In addition to directing the Jewish Values Institute, Muller, 42, the husband of Rachaeli and father of six, serves as pulpit rabbi at the nearby Birmingham-Bloomfield Chai Center synagogue.

Jerry and Eileen Borsand of Bloomfield Hills are founders of the congregation, as well as the nearby Blumenstein Jewish learning Center, where JVI has offices. “We are very fortunate to have Rabbi Muller because he is an amazing spiritual leader and such a dedicated, sincere and genuine person,” said Eileen Borsand.

At JVI, Muller teaches a series on kindness with topics like “Judging Others Favorably,” “Speaking the Truth” and “Bearing a Grudge and Revenge.” Students at his lectures learn the essence of kindness from the ancient texts of Jewish sages, as well as from the rabbi’s sharp wit.

“Some things in life come with accompanying instructions, from coffeemakers to our roads with speed-limit signs” explained Muller. “But for the most important areas of our lives—our relationships, our choices about goodness, our own character development—we don’t have signs popping up, giving us guidance what to do.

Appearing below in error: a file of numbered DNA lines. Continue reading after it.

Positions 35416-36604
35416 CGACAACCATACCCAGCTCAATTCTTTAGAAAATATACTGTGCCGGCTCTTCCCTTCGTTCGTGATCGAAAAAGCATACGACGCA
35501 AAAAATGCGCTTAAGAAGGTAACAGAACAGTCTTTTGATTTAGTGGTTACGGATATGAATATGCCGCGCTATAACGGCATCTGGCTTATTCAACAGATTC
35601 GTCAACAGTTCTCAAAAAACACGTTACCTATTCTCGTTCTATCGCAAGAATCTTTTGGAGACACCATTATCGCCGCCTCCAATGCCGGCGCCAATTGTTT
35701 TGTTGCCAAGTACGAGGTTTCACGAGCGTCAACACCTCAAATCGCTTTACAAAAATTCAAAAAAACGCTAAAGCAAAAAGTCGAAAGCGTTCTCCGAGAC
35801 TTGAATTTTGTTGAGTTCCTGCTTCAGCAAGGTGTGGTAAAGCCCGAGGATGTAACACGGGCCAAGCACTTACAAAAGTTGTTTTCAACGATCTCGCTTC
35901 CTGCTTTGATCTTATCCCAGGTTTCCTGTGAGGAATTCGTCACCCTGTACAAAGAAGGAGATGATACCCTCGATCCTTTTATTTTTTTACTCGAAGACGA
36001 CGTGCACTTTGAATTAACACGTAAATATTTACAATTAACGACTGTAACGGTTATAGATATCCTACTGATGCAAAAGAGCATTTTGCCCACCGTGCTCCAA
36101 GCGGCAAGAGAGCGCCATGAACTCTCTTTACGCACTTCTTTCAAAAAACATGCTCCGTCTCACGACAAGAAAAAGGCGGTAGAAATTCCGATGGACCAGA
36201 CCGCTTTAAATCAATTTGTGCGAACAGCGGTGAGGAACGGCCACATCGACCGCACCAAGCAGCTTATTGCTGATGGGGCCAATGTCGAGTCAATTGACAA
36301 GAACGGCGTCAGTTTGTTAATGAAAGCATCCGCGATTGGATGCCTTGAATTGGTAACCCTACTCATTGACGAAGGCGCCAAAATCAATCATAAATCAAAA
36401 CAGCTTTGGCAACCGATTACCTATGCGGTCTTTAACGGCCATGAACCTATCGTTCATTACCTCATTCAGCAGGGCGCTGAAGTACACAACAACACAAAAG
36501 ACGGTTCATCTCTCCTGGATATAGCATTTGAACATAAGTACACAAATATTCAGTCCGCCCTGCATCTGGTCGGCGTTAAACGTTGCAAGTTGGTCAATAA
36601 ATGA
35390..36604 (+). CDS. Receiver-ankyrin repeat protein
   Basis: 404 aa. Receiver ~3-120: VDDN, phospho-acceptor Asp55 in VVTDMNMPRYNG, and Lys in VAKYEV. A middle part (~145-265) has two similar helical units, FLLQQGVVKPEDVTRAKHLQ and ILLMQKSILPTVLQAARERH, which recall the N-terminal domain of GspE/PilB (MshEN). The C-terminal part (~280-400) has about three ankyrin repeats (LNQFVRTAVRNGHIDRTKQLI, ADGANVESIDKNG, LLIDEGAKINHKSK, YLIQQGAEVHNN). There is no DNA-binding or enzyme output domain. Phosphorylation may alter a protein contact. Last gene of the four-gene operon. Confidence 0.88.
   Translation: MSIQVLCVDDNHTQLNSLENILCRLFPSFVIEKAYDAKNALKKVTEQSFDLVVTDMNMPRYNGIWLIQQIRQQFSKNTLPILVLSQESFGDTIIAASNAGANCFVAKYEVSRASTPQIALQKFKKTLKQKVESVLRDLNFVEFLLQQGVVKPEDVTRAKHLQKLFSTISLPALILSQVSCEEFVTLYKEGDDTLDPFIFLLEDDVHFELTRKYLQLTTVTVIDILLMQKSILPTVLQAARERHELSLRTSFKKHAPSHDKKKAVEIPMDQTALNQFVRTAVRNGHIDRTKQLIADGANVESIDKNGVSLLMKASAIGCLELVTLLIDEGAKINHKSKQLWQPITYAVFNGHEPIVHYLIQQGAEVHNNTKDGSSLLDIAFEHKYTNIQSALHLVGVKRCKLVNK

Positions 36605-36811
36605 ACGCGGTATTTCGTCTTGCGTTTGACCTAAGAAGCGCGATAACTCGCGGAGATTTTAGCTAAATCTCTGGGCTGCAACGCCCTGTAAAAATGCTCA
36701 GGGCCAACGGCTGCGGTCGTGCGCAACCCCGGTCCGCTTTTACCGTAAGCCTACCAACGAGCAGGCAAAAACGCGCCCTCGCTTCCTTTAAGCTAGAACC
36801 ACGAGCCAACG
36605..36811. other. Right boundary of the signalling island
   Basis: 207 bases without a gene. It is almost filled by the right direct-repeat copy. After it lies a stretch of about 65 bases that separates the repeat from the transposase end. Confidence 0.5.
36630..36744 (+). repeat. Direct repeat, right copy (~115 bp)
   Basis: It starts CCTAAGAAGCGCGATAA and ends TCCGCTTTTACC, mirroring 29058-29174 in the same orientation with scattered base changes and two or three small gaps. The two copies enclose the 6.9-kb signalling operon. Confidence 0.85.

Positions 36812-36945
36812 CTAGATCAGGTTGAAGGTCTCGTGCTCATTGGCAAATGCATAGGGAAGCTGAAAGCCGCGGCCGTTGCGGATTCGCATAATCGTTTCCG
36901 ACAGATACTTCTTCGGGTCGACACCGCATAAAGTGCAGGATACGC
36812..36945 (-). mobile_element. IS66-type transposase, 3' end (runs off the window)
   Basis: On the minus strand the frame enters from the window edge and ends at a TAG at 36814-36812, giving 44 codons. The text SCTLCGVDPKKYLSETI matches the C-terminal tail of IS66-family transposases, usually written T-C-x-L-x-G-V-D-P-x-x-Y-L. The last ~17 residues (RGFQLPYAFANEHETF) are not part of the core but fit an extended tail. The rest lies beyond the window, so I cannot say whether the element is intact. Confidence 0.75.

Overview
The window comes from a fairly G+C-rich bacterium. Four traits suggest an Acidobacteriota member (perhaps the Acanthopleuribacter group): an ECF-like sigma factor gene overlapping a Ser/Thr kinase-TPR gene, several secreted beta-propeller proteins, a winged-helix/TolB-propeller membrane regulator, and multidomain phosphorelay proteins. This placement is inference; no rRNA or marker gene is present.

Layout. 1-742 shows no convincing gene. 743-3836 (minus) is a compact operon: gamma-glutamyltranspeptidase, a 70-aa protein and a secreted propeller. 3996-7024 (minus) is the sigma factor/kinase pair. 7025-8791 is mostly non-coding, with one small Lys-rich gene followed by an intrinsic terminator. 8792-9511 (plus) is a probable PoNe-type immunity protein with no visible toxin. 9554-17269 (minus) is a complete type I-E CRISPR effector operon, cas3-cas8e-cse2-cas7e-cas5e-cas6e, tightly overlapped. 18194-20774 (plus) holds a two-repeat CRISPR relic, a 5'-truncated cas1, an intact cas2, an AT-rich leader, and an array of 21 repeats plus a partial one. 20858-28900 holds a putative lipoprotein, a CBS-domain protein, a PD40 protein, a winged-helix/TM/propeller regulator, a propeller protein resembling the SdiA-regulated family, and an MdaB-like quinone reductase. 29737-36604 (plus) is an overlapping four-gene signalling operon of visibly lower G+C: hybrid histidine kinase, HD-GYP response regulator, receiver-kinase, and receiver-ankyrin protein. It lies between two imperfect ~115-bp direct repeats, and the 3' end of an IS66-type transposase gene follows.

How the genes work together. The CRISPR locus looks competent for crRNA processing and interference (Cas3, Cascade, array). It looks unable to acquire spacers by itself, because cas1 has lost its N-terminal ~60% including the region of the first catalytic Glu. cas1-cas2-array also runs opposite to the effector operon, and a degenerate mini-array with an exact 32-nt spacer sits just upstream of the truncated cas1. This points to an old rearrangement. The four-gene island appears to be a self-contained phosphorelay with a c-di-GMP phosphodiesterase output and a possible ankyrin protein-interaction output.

“We don’t hear a whisper in our ear, ‘apologize now for what you just said.’ We don’t have a sign pop up and say, ‘compliment that kid, he just did something extraordinary.’

“The way we can live a life that reflects our values is if we take the time to ponder, think and prepare ourselves by precisely studying the things that we study here—life’s most important instructions.”

Students of the rabbi agree.

Joe Falik of Huntington Woods, Mich., said “many people might think that kindness is obvious, but you need to study the texts Rabbi Muller provides us.”

Michael Gerber of Waterford, Mich., noted that “Rabbi Muller makes us aware of how we might inadvertently hurt people, how to avoid it, and how we can be better parents, spouses and friends.”

And Reva Klar of West Bloomfield, Mich., also found value. “I always learn something in Rabbi Muller’s class that helps me become a better person.”

For more information, email JewishValuesInstitute@gmail.com or visit Jewish Values Institute on Facebook. For a laminated copy of the “Ten KINDmandments” with annotations, send your street address to JewishValuesInstitute@gmail.com.